Journalism and the lingering trauma of dangerous events

Photojournalists Richard Drew of the Associated Press and David Handschuh, formerly of the New York Daily News, spoke at the Pennsylvania NewsMedia Conference on Saturday about the trauma journalists face covering dangerous events. For them, it was 9/11. Here’s an excerpt from their talk:

Richard Drew has been with the AP since 1970 and was part of a team that won the Pulitzer Prize for its coverage of the 1992 presidential campaign.

He photographed the assassination of Robert F. Kennedy in 1968 while working for a newspaper in Pasadena, California.

ROBERT KENNEDY
Senator Robert F. Kennedy lies critically wounded in the Ambassador Hotel kitchen where he was shot in the head on June 5, 1968 just after making a victory speech to his supporters. (AP Photo/Pasadena Independent-Star News)

His most recognized image from 9/11 has been dubbed “The Falling Man.” Tom Junod of Esquire wrote about the image and the search to identity its subject.

CRIME TERRORISM WTC WORLD TRADE CENTER BOMBING TWIN TOWERS TERRORIST ATTACK VICTIM JUMPING FROM BUILDING PEOPLE FALLING DOWN JUMPING OUT BODY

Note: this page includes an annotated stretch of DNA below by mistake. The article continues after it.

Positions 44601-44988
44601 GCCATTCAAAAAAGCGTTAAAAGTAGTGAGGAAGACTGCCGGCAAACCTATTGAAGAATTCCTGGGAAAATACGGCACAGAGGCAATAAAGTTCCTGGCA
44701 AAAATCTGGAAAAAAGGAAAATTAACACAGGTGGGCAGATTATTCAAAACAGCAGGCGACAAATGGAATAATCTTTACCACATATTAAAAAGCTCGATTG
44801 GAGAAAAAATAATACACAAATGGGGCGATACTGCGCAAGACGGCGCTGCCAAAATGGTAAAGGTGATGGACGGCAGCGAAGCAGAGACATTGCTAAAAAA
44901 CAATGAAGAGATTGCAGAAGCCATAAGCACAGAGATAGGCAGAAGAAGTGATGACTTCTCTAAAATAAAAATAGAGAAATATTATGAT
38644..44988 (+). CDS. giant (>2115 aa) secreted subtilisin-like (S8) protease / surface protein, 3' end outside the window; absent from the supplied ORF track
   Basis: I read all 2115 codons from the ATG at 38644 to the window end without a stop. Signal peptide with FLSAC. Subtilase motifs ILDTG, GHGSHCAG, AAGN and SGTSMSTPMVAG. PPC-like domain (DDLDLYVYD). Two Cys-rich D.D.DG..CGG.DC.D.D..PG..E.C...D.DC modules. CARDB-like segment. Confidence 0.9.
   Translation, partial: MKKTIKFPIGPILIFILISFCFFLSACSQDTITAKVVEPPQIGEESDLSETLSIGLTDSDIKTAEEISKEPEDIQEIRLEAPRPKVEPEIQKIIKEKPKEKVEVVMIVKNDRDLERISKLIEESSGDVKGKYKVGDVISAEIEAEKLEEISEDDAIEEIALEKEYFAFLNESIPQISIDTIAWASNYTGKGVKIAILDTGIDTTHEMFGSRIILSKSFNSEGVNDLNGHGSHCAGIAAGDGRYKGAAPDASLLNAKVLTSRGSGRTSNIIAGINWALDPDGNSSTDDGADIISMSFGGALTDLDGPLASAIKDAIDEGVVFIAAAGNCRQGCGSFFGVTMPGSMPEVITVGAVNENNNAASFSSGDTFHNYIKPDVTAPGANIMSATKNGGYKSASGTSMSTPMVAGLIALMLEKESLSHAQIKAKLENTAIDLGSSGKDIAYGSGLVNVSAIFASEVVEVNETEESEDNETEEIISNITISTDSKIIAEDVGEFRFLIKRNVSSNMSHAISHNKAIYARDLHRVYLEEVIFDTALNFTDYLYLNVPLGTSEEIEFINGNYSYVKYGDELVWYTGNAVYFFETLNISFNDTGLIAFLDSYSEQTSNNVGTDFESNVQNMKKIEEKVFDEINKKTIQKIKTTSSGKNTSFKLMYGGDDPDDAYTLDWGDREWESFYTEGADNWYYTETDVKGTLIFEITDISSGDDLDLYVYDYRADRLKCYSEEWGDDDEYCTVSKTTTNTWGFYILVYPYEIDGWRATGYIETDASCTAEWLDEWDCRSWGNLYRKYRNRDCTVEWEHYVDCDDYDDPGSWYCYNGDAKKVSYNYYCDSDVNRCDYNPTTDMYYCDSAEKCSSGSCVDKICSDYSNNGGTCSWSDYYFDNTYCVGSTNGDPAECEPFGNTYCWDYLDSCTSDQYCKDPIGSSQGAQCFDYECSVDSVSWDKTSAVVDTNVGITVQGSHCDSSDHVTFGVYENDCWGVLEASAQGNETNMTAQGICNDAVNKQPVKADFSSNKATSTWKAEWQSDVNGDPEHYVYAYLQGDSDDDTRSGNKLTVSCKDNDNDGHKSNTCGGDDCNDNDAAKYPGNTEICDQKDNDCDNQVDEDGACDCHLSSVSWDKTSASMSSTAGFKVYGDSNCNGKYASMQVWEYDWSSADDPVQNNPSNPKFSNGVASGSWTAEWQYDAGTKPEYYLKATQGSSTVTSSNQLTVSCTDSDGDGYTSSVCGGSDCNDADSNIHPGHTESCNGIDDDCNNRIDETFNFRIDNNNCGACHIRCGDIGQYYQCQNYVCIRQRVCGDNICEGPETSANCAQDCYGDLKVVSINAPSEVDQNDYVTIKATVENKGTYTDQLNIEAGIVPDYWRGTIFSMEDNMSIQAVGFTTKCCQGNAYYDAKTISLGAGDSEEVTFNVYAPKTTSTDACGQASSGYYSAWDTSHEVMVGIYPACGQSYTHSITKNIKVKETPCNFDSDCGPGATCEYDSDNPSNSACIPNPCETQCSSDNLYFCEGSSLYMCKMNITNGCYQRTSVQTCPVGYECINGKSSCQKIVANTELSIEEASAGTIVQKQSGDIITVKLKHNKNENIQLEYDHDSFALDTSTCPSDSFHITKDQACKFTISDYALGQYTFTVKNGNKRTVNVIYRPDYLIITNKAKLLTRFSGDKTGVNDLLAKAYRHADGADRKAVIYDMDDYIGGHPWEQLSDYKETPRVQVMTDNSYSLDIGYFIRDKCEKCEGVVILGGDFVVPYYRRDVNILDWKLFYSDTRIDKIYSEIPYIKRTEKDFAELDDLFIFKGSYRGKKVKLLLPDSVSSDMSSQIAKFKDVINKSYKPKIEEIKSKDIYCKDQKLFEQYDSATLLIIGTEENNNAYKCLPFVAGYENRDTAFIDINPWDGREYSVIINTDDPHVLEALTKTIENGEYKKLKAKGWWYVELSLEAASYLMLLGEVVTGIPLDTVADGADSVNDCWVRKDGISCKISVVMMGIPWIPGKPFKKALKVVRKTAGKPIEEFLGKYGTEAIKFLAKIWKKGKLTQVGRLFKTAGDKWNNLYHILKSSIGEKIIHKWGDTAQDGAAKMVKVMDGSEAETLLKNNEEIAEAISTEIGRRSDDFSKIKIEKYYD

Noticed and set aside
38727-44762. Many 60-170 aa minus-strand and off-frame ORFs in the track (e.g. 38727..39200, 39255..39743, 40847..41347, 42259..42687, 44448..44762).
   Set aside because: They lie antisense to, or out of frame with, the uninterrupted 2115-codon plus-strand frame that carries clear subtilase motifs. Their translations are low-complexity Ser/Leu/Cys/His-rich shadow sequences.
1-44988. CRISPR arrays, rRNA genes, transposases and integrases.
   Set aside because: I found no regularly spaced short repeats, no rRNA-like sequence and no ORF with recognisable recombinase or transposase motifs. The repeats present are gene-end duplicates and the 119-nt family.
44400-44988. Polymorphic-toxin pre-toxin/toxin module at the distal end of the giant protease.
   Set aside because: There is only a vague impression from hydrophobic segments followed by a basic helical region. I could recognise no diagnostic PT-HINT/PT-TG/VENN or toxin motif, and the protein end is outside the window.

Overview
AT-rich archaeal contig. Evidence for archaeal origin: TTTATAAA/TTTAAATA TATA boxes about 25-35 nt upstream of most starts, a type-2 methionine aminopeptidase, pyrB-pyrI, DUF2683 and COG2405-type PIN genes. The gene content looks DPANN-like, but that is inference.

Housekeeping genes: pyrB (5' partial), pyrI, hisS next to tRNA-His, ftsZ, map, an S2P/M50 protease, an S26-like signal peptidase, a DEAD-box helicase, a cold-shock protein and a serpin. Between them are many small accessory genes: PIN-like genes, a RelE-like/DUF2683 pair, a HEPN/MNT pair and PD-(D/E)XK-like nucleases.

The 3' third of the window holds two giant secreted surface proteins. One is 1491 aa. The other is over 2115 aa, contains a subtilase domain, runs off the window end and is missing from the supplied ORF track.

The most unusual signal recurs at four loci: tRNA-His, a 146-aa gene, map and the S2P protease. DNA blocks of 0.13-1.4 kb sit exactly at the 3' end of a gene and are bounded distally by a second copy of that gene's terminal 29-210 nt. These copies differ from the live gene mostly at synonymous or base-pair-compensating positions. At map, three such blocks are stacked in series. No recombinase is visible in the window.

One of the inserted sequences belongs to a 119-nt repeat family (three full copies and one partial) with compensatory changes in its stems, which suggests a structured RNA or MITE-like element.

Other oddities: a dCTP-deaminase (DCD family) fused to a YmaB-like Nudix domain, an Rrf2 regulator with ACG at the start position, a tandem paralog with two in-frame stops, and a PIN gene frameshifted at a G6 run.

In this Tuesday, Sept. 11, 2001 file picture, a person falls head first from the north tower of New York’s World Trade Center. (AP Photo/Richard Drew)

David Handschuh worked for the Daily News for more than a quarter-century. On 9/11 he was seriously injured by falling debris, but managed to hang onto his cameras.

See his photographs from 9/11 and read his story from 2014 recalling the day’s events.

terrorist-attack-world-trade-center-wtc-rescue-firefighter-victi

emmy7n-6-web
Daily News photographer David Handschuh’s leg was shattered by falling debris while photographing near the World Trade Center on Sept. 11, 2001. (Todd Maisel/Daily News)

 

 

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